During a video call, conversations have a transition time between speakers of approximately 200 milliseconds. Because this is fast, the listener has to understand the speaker, plan his response, and predict when he can intervene, simultaneously.
Consequently, the frustration and mental exhaustion that follow an online conversation may, in part, be related to trying to pick up subtle cues during conversations through Zoom and other platforms, versus internet wait times, according to a new University of Michigan study.
Brain waves can automate part of this problem. Nevertheless, variable electronic transmission delays in video conferencing are likely enough to destabilize these waves. As observed in previous studies, in two hours of consecutive meetings the average activity of beta waves (those related to stress) increased over time. In other words, the stress continued to rise.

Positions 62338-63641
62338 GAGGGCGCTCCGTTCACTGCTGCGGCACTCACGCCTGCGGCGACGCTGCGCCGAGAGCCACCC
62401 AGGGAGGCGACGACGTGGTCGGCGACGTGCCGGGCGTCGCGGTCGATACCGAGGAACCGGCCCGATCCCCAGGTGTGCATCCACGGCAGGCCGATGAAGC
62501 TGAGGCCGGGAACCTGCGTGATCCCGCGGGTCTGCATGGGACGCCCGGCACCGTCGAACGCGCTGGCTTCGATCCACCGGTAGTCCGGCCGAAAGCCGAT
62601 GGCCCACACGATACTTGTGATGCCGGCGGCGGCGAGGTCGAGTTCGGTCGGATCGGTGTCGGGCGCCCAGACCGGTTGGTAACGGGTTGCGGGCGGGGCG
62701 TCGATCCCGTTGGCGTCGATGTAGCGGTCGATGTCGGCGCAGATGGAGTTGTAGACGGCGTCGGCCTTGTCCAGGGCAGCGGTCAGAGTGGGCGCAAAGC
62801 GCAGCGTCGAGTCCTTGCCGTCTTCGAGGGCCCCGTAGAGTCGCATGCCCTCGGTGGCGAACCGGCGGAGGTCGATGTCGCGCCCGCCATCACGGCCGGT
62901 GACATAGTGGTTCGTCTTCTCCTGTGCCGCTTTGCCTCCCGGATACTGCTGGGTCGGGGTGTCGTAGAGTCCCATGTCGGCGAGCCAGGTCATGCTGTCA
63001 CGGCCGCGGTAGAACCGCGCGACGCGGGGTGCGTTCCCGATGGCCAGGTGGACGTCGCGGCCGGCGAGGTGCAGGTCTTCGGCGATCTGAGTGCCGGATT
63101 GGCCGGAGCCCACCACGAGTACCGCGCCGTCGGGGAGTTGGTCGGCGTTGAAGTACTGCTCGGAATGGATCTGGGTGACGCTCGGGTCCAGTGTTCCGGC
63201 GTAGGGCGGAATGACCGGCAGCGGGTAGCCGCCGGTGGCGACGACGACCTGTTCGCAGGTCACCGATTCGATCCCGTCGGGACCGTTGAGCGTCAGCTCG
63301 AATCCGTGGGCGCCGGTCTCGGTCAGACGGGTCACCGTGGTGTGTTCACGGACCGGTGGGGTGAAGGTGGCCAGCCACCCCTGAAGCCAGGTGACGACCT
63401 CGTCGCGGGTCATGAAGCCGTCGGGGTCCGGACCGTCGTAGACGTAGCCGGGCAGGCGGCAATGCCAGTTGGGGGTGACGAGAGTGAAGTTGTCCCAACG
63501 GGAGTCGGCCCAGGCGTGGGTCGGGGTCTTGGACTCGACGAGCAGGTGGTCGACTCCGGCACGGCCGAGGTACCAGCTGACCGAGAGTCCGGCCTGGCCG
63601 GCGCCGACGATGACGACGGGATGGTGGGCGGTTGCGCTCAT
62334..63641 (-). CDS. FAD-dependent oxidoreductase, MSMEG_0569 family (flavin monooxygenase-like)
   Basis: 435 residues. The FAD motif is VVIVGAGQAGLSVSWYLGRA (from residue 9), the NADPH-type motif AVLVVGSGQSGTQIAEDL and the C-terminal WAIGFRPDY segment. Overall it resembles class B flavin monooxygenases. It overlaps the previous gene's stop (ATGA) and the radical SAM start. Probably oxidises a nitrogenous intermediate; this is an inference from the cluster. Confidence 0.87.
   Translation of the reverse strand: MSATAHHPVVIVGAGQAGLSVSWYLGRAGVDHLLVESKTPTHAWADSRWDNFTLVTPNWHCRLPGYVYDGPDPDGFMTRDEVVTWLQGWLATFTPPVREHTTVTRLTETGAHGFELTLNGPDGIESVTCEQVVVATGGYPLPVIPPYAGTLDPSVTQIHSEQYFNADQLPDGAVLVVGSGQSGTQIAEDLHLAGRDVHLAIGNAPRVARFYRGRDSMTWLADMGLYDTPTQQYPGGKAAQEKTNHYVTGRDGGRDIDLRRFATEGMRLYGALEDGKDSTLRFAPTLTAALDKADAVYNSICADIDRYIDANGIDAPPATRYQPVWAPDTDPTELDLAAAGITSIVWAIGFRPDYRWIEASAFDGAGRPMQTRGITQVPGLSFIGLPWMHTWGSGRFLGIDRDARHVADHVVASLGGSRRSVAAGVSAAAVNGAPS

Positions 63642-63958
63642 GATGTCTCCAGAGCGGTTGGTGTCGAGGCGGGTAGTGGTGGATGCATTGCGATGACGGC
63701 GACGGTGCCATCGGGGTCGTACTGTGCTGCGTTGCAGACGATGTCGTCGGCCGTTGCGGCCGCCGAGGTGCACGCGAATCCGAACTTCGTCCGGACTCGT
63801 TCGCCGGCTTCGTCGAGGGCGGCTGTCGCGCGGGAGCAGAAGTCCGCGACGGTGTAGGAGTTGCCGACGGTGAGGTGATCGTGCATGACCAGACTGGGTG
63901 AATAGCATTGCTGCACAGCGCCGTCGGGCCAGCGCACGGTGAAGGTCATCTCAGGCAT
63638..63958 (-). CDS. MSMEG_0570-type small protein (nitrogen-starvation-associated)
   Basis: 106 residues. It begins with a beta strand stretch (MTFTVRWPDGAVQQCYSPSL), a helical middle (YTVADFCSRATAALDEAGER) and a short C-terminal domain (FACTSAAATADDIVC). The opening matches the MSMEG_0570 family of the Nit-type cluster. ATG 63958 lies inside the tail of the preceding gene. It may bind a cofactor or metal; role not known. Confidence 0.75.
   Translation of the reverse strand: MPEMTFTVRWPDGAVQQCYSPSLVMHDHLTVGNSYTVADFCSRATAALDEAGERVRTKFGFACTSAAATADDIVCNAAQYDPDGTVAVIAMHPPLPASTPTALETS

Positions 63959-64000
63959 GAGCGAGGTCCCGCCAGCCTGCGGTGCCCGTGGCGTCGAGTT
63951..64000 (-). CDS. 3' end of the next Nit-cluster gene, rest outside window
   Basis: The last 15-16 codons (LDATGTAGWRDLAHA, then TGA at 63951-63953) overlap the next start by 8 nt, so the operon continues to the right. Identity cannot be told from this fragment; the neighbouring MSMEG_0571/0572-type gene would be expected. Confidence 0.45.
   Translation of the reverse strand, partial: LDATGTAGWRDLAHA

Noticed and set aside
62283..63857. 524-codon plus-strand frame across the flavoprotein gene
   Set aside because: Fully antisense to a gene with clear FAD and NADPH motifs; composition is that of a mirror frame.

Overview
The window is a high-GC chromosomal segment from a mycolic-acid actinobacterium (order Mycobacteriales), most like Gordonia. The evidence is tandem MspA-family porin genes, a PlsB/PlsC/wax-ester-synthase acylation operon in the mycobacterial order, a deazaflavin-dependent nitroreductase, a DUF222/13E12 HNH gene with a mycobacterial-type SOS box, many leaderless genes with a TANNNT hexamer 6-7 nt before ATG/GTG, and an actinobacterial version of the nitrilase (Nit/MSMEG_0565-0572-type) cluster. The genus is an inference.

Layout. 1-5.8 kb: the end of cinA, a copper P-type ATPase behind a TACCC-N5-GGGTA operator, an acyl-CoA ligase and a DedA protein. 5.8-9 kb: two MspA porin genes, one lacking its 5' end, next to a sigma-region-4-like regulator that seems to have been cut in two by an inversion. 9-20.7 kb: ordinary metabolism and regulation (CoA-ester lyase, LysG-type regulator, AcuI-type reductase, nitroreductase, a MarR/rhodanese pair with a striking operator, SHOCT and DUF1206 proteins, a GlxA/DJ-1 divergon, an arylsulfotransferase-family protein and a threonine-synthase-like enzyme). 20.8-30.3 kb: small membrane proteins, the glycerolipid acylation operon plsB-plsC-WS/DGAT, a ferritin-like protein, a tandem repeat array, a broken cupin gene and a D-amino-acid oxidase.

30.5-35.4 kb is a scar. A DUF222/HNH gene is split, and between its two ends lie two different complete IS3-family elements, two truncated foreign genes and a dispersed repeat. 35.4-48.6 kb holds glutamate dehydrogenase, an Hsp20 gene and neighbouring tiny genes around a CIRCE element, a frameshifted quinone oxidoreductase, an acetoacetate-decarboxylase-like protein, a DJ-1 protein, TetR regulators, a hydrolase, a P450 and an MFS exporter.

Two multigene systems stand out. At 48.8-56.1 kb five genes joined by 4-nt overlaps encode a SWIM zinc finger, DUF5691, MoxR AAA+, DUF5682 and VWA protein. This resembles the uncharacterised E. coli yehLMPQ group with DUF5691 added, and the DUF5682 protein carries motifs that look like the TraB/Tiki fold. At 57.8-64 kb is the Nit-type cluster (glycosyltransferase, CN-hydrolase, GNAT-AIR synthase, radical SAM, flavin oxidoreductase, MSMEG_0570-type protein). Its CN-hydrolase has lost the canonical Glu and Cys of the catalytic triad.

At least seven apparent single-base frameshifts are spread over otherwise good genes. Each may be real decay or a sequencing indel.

Julie Boland, a professor of psychology and linguistics, and her colleagues have found evidence of this destabilization in longer shift start times on Zoom.
The Zoom support pages suggest that transmission delays below 150 milliseconds (less than 1/5 of a second) should lead to a completely satisfying experience without any noticeable lag. Boland’s study focuses on considerably shorter delays, well below this level, ranging from approximately 30 to 70 milliseconds.
Thus, video conferencing, as many have learned during the pandemic, can be less enjoyable and make speakers more uncomfortable.
Boland notes that she has been fascinated by speech processing efficiency for several years. The impact of Zoom’s calls, which seemed to undermine the pace and grace of the interactions, piqued her interest. for better understanding how the brain and speech were affected with the present study.